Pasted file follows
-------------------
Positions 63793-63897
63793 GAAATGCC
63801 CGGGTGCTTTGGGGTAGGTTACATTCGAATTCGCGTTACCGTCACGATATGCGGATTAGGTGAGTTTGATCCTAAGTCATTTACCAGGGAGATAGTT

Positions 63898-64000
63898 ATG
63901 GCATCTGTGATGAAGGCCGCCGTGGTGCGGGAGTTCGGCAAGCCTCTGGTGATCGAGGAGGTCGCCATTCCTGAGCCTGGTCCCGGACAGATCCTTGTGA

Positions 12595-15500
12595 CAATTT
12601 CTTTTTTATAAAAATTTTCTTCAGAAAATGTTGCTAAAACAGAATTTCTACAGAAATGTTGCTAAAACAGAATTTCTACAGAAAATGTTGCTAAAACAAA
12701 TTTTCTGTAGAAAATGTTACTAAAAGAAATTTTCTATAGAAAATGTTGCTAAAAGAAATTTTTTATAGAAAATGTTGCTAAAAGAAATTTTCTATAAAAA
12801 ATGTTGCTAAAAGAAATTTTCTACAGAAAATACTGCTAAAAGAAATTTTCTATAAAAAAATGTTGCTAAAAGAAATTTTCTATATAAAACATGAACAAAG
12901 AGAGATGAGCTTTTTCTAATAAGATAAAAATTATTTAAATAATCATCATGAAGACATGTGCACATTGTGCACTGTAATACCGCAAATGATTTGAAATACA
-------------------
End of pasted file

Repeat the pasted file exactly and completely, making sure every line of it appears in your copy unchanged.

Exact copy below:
Positions 63793-63897
63793 GAAATGCC
63801 CGGGTGCTTTGGGGTAGGTTACATTCGAATTCGCGTTACCGTCACGATATGCGGATTAGGTGAGTTTGATCCTAAGTCATTTACCAGGGAGATAGTT

Positions 63898-64000
63898 ATG
63901 GCATCTGTGATGAAGGCCGCCGTGGTGCGGGAGTTCGGCAAGCCTCTGGTGATCGAGGAGGTCGCCATTCCTGAGCCTGGTCCCGGACAGATCCTTGTGA

Positions 12595-15500
12595 CAATTT
12601 CTTTTTTATAAAAATTTTCTTCAGAAAATGTTGCTAAAACAGAATTTCTACAGAAATGTTGCTAAAACAGAATTTCTACAGAAAATGTTGCTAAAACAAA
12701 TTTTCTGTAGAAAATGTTACTAAAAGAAATTTTCTATAGAAAATGTTGCTAAAAGAAATTTTTTATAGAAAATGTTGCTAAAAGAAATTTTCTATAAAAA
12801 ATGTTGCTAAAAGAAATTTTCTACAGAAAATACTGCTAAAAGAAATTTTCTATAAAAAAATGTTGCTAAAAGAAATTTTCTATATAAAACATGAACAAAG
12901 AGAGATGAGCTTTTTCTAATAAGATAAAAATTATTTAAATAATCATCATGAAGACATGTGCACATTGTGCACTGTAATACCGCAAATGATTTGAAATACA